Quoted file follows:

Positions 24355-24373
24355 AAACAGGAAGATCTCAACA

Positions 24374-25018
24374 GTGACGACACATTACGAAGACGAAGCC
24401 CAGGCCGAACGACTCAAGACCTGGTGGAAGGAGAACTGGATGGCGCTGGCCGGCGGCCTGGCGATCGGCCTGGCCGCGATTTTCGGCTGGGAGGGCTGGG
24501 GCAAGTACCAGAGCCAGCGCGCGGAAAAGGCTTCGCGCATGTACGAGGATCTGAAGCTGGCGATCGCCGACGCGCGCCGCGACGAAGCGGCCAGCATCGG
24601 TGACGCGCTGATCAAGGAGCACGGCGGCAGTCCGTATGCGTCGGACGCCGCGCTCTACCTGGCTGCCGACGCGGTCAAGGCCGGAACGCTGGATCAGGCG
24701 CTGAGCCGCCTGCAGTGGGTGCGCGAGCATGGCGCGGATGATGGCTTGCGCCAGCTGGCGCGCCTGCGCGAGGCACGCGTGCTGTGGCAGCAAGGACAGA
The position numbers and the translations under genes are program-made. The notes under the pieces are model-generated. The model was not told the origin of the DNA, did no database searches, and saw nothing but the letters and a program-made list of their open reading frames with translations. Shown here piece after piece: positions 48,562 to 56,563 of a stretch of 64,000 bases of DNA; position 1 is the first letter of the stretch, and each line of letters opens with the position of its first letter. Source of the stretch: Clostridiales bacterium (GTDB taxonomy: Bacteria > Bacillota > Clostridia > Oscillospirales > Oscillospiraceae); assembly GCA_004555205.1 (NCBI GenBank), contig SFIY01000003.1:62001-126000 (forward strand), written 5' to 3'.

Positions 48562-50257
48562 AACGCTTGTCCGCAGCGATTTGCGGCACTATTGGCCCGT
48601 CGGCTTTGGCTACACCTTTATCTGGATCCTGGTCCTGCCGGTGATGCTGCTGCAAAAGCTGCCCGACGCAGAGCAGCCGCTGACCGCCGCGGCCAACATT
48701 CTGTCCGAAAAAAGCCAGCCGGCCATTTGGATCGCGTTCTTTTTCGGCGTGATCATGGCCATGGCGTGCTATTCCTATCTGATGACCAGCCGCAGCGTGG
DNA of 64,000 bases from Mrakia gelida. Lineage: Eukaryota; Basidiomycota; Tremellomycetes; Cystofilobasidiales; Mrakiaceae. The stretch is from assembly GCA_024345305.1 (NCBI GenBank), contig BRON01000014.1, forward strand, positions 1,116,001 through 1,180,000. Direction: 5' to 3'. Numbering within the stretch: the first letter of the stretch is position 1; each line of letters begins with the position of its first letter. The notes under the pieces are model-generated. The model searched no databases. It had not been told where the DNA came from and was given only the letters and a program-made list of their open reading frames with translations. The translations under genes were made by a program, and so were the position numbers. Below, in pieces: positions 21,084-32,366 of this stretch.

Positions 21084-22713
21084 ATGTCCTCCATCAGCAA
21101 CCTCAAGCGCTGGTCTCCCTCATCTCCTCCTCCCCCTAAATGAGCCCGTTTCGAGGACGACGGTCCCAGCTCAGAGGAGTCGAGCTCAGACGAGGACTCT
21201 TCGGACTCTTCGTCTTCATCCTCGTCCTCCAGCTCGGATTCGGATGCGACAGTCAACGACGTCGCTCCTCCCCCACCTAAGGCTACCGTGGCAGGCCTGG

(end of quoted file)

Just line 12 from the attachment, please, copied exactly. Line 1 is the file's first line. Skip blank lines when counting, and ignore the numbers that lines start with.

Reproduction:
48601 CGGCTTTGGCTACACCTTTATCTGGATCCTGGTCCTGCCGGTGATGCTGCTGCAAAAGCTGCCCGACGCAGAGCAGCCGCTGACCGCCGCGGCCAACATT